12 Book Recommendations for 2019

As leaders, one of our tasks is to continue to learn. I have heard it said that great leaders never stop learning. And in 2018, a number of your colleagues read some great books that they would recommend to you. So here are 11 books recommended by other small group point people in the Small Group Network.

  1. The Art of Gathering by Priya Parker (recommended by Steve Gladen): This book is an insightful and thought-provoking book that every small group point person should read. Priya argues that most of our gatherings are lackluster and unproductive as we tend to focus too much on routine when we should be focusing on the care of the people involved, which will help to create meaningful, and more memorable experiences. (The October episode of GroupTalk featured a discussion on this book. Listen here.)
  2. Planning Small Group with Purpose by Steve Gladen (recommended by Derek Olson): Whether you are brand new to small group ministry or a veteran, this book is a must read for every small group point person! Pulling from over 20 years of experience, Steve takes the readers through 20 critical questions that will help them create a strategic plan, that will accelerate the health and growth for their small group ministry!
  3. The Trellis and the Vine by Colin Marshall & Tony Payne (recommended by Chris Surratt): We spend so much time as ministry leaders working on the trellis (the structure) that we neglect the vine (the actual ministry). While having a solid structure for our groups ministry is important, it’s the personal ministry of discipleship that will change lives. We have to stay connected to the vine. (Chris was featured on the September episode of GroupTalk. Listen here.)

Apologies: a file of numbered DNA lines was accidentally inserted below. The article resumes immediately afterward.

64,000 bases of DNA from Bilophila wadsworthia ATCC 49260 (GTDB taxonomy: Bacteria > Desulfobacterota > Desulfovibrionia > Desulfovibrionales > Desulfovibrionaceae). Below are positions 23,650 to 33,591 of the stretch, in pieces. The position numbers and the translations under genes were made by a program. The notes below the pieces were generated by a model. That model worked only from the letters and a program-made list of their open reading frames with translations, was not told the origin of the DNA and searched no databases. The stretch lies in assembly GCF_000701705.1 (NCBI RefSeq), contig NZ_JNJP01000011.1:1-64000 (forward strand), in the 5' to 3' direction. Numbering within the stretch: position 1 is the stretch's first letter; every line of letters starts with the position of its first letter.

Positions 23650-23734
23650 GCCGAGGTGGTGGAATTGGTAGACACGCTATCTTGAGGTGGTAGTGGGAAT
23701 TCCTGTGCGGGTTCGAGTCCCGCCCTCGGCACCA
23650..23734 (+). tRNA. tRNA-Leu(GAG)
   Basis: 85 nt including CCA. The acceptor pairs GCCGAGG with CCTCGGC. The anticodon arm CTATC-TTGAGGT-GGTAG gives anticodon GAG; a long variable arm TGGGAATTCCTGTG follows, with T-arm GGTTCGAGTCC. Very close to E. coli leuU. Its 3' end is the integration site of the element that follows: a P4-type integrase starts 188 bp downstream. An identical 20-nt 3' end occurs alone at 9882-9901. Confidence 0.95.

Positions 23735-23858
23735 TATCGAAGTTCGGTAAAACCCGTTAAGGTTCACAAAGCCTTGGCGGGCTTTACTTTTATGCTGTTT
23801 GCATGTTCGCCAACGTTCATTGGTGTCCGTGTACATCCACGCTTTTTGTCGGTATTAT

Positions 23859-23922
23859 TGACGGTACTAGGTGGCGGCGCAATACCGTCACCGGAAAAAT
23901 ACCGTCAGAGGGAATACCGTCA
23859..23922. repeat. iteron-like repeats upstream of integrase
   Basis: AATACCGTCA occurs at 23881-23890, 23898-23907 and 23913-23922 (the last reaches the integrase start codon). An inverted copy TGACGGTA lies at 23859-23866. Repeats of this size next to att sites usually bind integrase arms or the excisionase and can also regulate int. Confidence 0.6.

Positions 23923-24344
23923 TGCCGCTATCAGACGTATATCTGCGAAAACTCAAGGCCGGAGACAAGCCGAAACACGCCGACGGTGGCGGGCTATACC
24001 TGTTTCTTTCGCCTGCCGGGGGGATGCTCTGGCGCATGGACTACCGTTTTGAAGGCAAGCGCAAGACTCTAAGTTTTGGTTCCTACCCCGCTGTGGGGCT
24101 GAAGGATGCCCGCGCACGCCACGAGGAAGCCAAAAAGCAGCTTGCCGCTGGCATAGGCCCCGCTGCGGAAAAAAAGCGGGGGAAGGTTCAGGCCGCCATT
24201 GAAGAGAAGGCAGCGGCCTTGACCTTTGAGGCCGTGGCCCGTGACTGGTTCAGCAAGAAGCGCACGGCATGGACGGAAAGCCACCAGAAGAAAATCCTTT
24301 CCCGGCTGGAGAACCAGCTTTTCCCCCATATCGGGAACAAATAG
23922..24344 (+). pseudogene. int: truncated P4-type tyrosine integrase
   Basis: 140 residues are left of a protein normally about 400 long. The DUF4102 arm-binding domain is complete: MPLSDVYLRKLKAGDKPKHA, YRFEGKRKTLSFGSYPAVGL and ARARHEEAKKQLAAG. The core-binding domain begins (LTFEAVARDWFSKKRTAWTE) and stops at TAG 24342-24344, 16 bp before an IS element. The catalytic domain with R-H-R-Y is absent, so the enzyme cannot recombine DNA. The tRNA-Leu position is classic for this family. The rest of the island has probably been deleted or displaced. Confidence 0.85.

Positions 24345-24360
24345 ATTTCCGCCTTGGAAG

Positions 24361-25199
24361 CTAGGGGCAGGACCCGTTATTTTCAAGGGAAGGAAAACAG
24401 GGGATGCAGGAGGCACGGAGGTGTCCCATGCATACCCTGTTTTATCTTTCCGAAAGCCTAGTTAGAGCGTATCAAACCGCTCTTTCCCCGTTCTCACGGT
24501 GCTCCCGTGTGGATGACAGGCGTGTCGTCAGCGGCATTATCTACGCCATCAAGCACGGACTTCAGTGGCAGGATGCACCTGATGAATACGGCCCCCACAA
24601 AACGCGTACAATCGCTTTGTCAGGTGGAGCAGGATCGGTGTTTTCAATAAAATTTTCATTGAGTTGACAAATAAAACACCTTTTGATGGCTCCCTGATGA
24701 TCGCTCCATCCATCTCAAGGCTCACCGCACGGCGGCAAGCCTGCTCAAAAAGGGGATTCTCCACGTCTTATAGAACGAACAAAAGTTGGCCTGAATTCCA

4. Transformational Groups by Ed Stetzer & Eric Geiger (recommended by Tracey Ware): Ed Stetzer and Eric Geiger are seasoned small group practioners. In this book they share amazing personal stories about their small group experience, as well as providing concrete data from extensive research projects they have undertaken. It is a very practical, challenging and accessible read.
  5. Small Groups for the Rest of Us by Chris Surratt (recommended by Jon Laster): Reading “Small Groups for the Rest Of Us” helped remind me that we need to be patient. Chris Surratt writes, “If Discipleship is really the goal for our small groups, it’s going to take the long game to get it done. We cannot walk away from relationships when they start to become inconvenient for us.”
  6. The Kingdom Life edited by Alan Andrews (recommended by Jon Nitta): The beauty of the book is found in Keith Matthews question, “If you knew you were going to live forever, what kind of person would you like to become? (This is contra the usual evangelical question about dying tonight and where you would go). It’s a rare book that synthesizes spiritual formation and discipleship with great care and theology as it pertains to the gospel.
  7. Building a StoryBrand by Donald Miller (recommended by Brian Allen Brunke, Nick Lenzi & Allen White): Often times we unwittingly promote small groups to meet a need of our people that doesn’t align with what our people actually need and/or want. In his book, Donald Miller helps readers clarify their brand (in our case, small groups) in order to most effectively meet people’s needs.
  8. Emotionally Healthy Spirituality by Pete Scazzero (recommended by Josh Cooper): I enjoyed this book so much I read it three times this year. No other book in recent years has so deeply changed how I practice my faith than this one. You might think that based on the title the content is soft or too touch feely for you, and you’d be wrong. This book is anything but soft. This book addresses some of the deepest obstacles getting in the way between you and God. The subtitle says it all – it’s impossible to be spiritually mature while remaining emotionally immature.